Journey from South Africa leads to alpacas, hats

The Connellans started raising sheep but eventually switched to alpacas, which nudged them into the world of hat making

COWLEY, Alta. — Anne and Tony Connellan took a long and winding road to their farm in southwestern Alberta, and an equally unique path to their current on-farm operation.

Originally from South Africa where they raised 3,000 sheep on 5,000 acres, they moved to Canada in 1976 and raised sheep, then Highland cattle, then chinchillas and finally alpacas.

Then they became milliners.

Their hats made from alpaca fibre are sold at various southern Alberta craft markets and have proven popular for their style and warmth.

“We have found that the hats have been the biggest sellers,” said Anne, noting they used to also make and sell toques, scarves and other items made from alpaca.

Now they’ve narrowed their focus to chapeaus.

“We have always done sort of the retro style, but there were the odd ones that you couldn’t sell. One year, we couldn’t sell any fedoras or cowboy hats. The next year, we sold them all.

“We honestly don’t know from one year to the next” what will be popular, said Anne.

The couple and their four boys moved to Canada during apartheid, when the South African government was buying land for Africans, including property adjacent to theirs.

“I would have had to walk around with a gun on my shoulder, not because of the people themselves, but because the people moving in there had no way to survive, so thieving would have happened,” said Tony.

Anne said the high crime rates at the time made it unsafe for her to walk or drive alone, and their sons would have faced mandatory army service when they came of age.

They knew some Canadians so they came to investigate, originally thinking Saskatchewan might be their new home.

But when they drove through Alberta and saw their very first Canadian sheep flock near Pincher Creek, Alta., they decided to stay.

“This seemed more like home with the mountains and things,” said Tony.

“Where we came from, we had a big range of mountains 10 miles away — about this distance away,” he said, indicating the Rockies visible through the living room window.

At first Anne managed the farm while Tony worked various off-farm jobs. Sheep gave way to a herd of Highland cattle but the workload took a toll on their physical health, so the cattle were sold.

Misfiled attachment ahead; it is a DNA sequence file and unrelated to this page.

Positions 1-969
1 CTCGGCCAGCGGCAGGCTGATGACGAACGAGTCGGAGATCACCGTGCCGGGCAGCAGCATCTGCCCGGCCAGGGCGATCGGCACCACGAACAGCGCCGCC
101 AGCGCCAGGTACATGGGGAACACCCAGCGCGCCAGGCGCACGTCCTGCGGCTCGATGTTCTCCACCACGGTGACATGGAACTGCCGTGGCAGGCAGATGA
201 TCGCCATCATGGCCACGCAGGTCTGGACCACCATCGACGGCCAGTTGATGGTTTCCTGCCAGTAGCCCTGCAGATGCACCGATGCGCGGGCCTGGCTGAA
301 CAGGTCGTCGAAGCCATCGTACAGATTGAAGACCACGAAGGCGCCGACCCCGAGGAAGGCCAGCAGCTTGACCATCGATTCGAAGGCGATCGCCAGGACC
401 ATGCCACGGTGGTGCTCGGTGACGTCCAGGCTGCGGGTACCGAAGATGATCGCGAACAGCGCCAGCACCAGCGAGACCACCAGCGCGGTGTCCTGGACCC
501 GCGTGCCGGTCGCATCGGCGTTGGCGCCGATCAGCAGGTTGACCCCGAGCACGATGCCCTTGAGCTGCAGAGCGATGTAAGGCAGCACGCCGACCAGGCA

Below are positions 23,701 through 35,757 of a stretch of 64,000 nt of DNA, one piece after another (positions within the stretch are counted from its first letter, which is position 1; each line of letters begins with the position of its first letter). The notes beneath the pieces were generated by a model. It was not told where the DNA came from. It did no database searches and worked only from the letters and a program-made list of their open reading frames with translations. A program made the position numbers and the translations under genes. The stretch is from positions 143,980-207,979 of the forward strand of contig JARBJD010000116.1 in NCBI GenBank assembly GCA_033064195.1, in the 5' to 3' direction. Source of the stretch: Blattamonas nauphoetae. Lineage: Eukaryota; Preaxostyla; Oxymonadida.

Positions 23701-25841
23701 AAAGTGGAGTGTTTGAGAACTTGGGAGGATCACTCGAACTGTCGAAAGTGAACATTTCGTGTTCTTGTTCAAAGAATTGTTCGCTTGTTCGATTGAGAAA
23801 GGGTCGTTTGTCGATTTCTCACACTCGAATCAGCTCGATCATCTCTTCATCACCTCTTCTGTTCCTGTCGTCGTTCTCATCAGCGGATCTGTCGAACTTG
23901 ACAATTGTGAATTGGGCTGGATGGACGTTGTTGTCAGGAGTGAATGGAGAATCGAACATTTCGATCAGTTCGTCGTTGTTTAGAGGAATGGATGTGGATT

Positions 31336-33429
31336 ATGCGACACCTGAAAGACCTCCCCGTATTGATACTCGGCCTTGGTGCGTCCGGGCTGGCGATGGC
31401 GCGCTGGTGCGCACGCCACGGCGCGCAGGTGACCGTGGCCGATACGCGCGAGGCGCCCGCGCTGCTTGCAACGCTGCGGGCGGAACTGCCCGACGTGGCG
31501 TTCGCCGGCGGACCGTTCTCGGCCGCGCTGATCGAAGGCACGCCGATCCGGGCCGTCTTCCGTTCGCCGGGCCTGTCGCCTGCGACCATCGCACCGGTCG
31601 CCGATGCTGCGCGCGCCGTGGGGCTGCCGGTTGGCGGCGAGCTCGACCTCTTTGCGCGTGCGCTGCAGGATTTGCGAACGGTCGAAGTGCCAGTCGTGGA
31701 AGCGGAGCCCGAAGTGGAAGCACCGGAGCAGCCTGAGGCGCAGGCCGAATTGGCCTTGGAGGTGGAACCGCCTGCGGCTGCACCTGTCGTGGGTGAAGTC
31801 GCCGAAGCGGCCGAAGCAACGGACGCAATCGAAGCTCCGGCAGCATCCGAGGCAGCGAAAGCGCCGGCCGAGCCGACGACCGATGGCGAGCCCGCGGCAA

“We miss them. I loved my Highlands, I really did, but then we decided we’d try the alpacas instead.”

That was the beginning of Smiling Valley Alpacas.

The animals are docile and easy to handle.

“Smart too,” said Tony. “You show them how to do something once, and they know what to do.”

They’ve had as many as 33 alpacas but now maintain a flock of 17. The animals are sheared in June and the fibre is carded, felted and made into hats. Some retain the natural colours of the alpacas themselves, while the brightly coloured ones are the product of natural dyes.

Dying the fibre is a popular task with their many grandchildren, who visit in summer and enjoy the process.

“It’s amazing what they come up with,” said Anne. “They seem to have the modern ideas. I’m an old lady. You need those new ideas.”

As for styles, Anne said their first priority is to make hats that will withstand the region’s infamous high-speed western winds.

“We needed something that you could wear in Pincher Creek. That’s why we started with the 1920s and ’30s styles, because they were low down. They were wind resistant. You didn’t want anything with a big brim.”

Now in their 70s, the Connellans said they have no plans to retire, although they may curtail the number of trade shows at which they sell their wares. They also plan to explore internet sales options.

Though Tony often sports an alpaca toque, Anne has other tastes.

“I don’t like hats. I love to make hats but I never wear them.”

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